- In a four-minute video on Saturday, President Donald Trump said he was "starting to feel good" after being treated for coronavirus at the Walter Reed Military Medical Center.
- While the president appeared to speak and breathe well, he looked a lot paler.
- People on social media were quick to notice the stark difference between Trump's complexion during Tuesday's first presidential debate compared to his hospital appearance.
- While some said they believed Trump had no access to a tanning machine in the hospital, others argued that Trump only looked different in the debate because he was wearing TV makeup.
- White House officials have previously said the president doesn't fake tan, but his skin tone appearance is the result of "good genes" and a little translucent powder he puts on before speaking on television.
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President Donald Trump looked paler than usual while speaking from the Walter Reed medical center on Saturday, a detail that was quickly pointed out by people on social media.
Trump released a video from the hospital where he is being treated for coronavirus, saying he feels "much better now" but that the days ahead will be "the real test."
In the 4-minute long address, the president appeared to speak and breathe well but looked noticeably paler.
People quickly noticed the stark difference between Trump's complexion during Tuesday's first presidential debate compared to his hospital appearance.
"The difference in Trump's complexion between Tuesday (left) and Saturday (right) is jarring," tweeted Vox journalist Aaron Rupar on Saturday.
Krister Johnson, an Emmy Award-winning comedy television producer, joked in response: "The spray tan machine didn't have the strength to walk to Marine One."
Watch the clip of Trump's statement below:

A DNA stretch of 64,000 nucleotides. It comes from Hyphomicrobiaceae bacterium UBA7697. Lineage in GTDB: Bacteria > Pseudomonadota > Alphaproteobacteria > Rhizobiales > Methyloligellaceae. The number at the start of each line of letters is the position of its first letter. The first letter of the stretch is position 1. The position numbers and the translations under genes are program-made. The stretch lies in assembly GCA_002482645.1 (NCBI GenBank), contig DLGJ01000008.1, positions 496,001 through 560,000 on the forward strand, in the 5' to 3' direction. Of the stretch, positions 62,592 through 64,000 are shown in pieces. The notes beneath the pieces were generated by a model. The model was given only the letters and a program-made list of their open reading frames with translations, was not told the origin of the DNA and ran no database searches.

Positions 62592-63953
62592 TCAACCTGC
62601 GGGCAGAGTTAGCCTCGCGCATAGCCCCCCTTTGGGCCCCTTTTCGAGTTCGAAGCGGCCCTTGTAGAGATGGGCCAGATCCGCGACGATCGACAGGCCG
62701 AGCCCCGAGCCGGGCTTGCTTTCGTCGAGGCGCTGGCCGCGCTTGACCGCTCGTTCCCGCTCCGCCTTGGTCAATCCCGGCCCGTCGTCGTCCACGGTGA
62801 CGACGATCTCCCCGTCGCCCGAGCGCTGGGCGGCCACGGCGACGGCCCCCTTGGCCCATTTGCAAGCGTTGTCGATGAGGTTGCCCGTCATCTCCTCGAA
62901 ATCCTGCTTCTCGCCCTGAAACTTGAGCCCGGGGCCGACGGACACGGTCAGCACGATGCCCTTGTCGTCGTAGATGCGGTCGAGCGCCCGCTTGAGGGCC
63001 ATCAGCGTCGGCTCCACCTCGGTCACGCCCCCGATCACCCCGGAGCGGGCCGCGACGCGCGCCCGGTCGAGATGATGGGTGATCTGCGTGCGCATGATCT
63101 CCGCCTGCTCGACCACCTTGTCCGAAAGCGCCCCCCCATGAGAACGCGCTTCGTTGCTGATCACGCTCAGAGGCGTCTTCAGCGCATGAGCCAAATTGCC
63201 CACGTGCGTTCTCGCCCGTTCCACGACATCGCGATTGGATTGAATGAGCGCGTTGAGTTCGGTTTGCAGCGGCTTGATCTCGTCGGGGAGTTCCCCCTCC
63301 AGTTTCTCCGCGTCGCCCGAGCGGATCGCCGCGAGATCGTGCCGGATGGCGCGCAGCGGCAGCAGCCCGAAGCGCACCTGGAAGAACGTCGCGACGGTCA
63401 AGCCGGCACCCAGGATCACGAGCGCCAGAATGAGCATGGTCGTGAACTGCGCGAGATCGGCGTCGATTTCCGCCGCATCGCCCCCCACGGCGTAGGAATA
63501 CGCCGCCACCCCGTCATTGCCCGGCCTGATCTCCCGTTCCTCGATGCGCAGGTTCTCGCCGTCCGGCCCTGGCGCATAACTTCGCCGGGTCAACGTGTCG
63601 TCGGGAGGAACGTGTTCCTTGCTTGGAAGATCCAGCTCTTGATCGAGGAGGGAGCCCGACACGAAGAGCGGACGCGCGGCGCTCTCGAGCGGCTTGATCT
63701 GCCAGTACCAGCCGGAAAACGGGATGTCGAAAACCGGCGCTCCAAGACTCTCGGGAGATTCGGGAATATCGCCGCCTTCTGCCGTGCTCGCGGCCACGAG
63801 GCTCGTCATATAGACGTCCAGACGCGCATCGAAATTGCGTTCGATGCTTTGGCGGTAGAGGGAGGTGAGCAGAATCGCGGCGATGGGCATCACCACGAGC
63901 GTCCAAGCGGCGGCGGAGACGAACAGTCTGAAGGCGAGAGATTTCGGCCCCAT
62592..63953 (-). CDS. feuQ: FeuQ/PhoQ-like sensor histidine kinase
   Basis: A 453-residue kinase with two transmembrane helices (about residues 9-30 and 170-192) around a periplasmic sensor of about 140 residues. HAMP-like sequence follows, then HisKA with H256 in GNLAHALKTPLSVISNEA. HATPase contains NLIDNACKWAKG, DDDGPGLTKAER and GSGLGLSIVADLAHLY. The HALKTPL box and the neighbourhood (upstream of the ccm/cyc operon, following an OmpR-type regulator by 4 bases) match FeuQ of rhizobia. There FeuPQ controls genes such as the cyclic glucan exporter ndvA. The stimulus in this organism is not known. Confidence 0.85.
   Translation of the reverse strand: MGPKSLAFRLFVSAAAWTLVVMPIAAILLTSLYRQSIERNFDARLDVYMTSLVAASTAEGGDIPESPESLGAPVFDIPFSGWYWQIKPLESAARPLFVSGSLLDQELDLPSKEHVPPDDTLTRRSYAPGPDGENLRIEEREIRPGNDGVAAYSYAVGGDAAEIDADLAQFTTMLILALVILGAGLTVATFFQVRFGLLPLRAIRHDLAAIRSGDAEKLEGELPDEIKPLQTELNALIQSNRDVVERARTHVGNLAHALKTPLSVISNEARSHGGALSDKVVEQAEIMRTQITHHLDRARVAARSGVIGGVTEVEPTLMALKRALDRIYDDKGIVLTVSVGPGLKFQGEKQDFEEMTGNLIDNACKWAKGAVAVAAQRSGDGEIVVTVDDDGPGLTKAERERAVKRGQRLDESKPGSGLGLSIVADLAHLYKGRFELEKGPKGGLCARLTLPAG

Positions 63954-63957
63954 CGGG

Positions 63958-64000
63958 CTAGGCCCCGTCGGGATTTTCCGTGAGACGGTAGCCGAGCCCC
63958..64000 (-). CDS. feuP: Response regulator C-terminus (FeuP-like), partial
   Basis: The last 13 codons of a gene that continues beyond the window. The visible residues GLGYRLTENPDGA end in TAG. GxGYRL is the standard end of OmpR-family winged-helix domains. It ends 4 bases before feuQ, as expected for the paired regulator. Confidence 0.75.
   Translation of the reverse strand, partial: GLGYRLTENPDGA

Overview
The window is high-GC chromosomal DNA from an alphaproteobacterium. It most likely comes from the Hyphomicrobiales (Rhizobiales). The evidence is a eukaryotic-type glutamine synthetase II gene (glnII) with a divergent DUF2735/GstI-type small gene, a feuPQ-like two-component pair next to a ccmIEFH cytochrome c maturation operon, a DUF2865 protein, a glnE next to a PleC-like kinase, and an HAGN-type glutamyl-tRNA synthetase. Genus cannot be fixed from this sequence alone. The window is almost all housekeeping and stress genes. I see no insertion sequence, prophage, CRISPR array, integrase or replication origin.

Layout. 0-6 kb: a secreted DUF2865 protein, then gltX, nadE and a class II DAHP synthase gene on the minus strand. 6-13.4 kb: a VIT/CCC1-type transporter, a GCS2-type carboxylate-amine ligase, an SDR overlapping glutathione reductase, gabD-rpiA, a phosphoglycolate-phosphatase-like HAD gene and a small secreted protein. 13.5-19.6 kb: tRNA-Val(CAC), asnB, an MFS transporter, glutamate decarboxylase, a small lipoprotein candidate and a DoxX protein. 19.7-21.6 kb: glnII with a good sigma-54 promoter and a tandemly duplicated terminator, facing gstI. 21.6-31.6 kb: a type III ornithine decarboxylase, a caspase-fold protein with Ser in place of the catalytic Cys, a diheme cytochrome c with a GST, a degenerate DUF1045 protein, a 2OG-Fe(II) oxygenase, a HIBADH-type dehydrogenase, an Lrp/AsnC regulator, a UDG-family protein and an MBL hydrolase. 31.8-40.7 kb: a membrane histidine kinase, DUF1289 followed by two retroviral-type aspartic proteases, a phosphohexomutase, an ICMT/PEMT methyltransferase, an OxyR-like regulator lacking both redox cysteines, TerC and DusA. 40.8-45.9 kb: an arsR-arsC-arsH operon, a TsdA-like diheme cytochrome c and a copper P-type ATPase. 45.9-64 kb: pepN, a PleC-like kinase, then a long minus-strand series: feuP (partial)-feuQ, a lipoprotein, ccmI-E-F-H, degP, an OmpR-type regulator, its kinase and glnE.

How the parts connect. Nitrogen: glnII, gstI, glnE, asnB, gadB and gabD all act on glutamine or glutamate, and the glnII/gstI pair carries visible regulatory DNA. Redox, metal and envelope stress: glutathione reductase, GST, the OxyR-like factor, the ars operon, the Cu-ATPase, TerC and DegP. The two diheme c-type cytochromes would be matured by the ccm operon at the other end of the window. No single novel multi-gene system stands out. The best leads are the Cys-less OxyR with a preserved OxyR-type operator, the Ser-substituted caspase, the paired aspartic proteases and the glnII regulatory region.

Trump's skin tone has caused fascination since he entered office in 2016.
A senior administration official told the New York Times in 2019 that the president's tanned appearance is the result of "good genes" and a little translucent powder, which the president applies himself before television appearances.
Others, including Trump's former aide Omarosa Manigault Newman, former FBI director James B Comey, and an anonymous makeup artist, claimed that Trump regularly used a tanning bed to get his orange color, the Times reported.
Writing in his 2018 memoir "A Higher Loyalty", Comey wrote that the president's "face appeared slightly orange, with bright white half-moons under his eyes, where I assumed he placed small tanning goggles," according to the Times.
However, three people who have spent time in the White House residence and two other administration officials told the Times there is no tanning bed or spray-tan booth in the president's official residence.
Trump announced he and First Lady Melania Trump had tested positive for coronavirus in the early hours of Friday and was admitted to Walter Reed Hospital later that day or "further monitoring" and treatment, according to a memo.
In his address from the hospital, the president said he was "starting to feel good," though he admitted that when he first arrived at Walter Reed he "wasn't feeling so well."
"I feel much better now. We're working hard to get me all the way back. I have to be back because we still have to make America great again," he said.
The White House also released official images of the president working in the hospital on Saturday that critics say appear to be a publicity stunt.
According to Trump's doctors, the president has been treated with several drugs, including a five-day course of the antiviral drug remdesivir.
The White House and Trump's team of doctors, led by Sean Conley, faced scrutiny earlier on Saturday after refusing to answer basic questions on the president's condition and sending out mixed messages.
According to White House chief of staff, Mark Meadows, the coming days will be "critical" in finding out how Trump will handle the disease.
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